In 385, the pilgrim Egeria (also known as Silvia) described a celebration in Jerusalem and Bethlehem, which she called “Epiphany” that commemorated the Nativity.[33] Even at this early date, there was an octave associated with the feast.

In a sermon delivered on 25 December 380, St. Gregory of Nazianzus referred to the day as “the Theophany” (ta theophania), saying expressly that it is a day commemorating “the holy nativity of Christ” and told his listeners that they would soon be celebrating the baptism of Christ.[34] Then, on January 6 and 7, he preached two more sermons,[35]wherein he declared that the celebration of the birth of Christ and the visitation of the Magi had already taken place, and that they would now commemorate his Baptism.[36] At this time, celebration of the two events was beginning to be observed on separate occasions, at least in Cappadocia.

Saint John Cassian says that even in his time (beginning of the 5th century), Egyptian monasteries celebrated the Nativity and the Baptism together on January 6.[37] The Armenian Apostolic Church continues to celebrate January 6 as the only commemoration of the Nativity.

Carols and hymns

Two very familiar Christmas carols associated with Epiphany are “As with gladness, men of old”, written by William Chatterton Dix in 1860 as a response to the many legends which had grown up surrounding the Magi,[41][42] and “We Three Kings of Orient Are”, written by the Reverend John Henry Hopkins Jr., then an ordained deacon in the Episcopal Church,[43] instrumental in organizing an elaborate holiday pageant (which featured this hymn) for the students of the General Theological Seminary in New York City in 1857 while serving as the seminary’s music director. Another popular hymn, less known culturally as a carol, is “Songs of thankfulness and praise”, with words written by Christopher Wordsworth and commonly sung to the tune “St. Edmund” by Charles Steggall. A carol used as an anthem for Epiphany is “The Three Kings”.

Date of celebration

Until 1955, when Pope Pius XII abolished all but three liturgical octaves, the Latin Church celebrated Epiphany as an eight-day feast, known as the Octave of Epiphany, beginning on January 6 and ending on January 13. The Sunday within that octave was since 1893 the feast of the Holy Family, and Christmastide was reckoned as the twelve days ending on January 5, followed by the January 6–13 octave. The 1969 revision of the General Roman Calendar made the date to some extent variable, stating: “The Epiphany of the Lord is celebrated on 6 January, unless, where it is not observed as a holy day of obligation, it has been assigned to the Sunday occurring between 2 and 8 January.”[44] It also made the Feast of the Epiphany part of Christmas Time, which it defined as extending from the First Vespers of Christmas (the evening of December 24) up to and including the Sunday after Epiphany (the Sunday after January 6).[45]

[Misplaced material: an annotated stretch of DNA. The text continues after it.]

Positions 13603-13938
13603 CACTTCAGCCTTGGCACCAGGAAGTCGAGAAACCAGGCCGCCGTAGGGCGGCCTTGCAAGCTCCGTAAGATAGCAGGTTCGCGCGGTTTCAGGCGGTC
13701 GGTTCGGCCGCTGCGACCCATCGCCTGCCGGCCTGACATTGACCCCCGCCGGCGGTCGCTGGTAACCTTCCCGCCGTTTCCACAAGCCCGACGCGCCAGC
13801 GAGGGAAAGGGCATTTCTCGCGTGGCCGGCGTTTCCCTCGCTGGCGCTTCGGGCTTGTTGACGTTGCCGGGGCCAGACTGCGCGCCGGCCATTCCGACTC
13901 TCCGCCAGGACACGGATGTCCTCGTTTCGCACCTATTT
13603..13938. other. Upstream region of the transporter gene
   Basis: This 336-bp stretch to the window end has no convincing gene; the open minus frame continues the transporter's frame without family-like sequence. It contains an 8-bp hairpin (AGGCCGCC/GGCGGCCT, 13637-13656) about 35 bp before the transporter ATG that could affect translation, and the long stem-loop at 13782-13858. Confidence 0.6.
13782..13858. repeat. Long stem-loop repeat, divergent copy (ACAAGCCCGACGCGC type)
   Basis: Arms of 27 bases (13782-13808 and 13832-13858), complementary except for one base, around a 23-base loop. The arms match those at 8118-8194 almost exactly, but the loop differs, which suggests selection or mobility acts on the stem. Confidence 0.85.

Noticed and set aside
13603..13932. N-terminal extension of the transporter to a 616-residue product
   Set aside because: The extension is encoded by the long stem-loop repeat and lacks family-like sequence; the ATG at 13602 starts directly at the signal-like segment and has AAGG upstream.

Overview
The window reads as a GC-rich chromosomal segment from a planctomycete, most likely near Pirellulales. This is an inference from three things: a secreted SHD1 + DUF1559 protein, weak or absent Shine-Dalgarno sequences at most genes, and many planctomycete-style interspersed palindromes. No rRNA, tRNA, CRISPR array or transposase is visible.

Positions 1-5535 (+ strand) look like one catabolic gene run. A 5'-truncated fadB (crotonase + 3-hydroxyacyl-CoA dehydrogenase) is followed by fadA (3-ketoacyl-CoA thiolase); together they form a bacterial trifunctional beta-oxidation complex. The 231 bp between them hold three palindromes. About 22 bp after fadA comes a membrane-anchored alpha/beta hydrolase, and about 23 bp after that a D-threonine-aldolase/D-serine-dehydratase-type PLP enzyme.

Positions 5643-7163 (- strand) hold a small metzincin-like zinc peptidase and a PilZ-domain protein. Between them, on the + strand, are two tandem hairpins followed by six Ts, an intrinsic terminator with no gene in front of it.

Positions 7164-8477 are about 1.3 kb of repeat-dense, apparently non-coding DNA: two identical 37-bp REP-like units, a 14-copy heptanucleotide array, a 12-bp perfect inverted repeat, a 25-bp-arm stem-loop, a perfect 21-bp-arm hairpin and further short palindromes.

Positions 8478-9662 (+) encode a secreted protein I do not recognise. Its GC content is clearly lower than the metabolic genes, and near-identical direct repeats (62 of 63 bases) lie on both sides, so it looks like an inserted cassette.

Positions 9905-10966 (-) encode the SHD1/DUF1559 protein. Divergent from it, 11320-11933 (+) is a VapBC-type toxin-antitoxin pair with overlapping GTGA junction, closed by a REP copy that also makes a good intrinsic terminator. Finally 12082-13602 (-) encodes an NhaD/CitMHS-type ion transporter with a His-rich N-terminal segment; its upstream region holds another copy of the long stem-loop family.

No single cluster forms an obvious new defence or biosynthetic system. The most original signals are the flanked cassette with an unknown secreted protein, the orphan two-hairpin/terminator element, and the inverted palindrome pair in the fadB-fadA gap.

Prior to 1976, Anglican churches also observed an eight-day feast, beginning on January 6. Today, The Epiphany of our Lord,[46] classified as a Principal Feast, is observed in some Anglican provinces on January 6 exclusively (e.g., the Anglican Church of Canada)[46] but in the Church of England the celebration is “on 6 January or transferred to the Sunday falling between 2 and 8 January”.[47]

Lutheran, United Methodist and United Church of Christ congregations, along with those of other denominations, may celebrate Epiphany on January 6, on the following Sunday within the Epiphany week (octave), or at another time (Epiphany Eve January 5, the nearest Sunday, etc.) as local custom dictates.[48][49]

Eastern churches celebrate Epiphany (Theophany) on January 6. Some, as in Greece, employ the modern Revised Julian calendar, which until the year 2800 coincides with the Gregorian calendar, the one in use for civil purposes in most countries. Other Eastern churches, as in Russia, hold to the older Julian calendar for reckoning church dates. In these old-calendar churches Epiphany falls at present on Gregorian January 19 – which is January 6 in the Julian calendar.

Epiphany is celebrated with a wide array of customs around the world. In some cultures, the greenery and nativity scenes put up at Christmas are taken down at Epiphany. In other cultures these remain up until Candlemas on February 2. In countries historically shaped by Western Christianity (Roman Catholicism, Protestantism) these customs often involve gift giving, “king cakes” and a celebratory close to the Christmas season. In traditionally Orthodox nations, water, baptismal rites and house blessings are typically central to these celebrations.

Wikipedia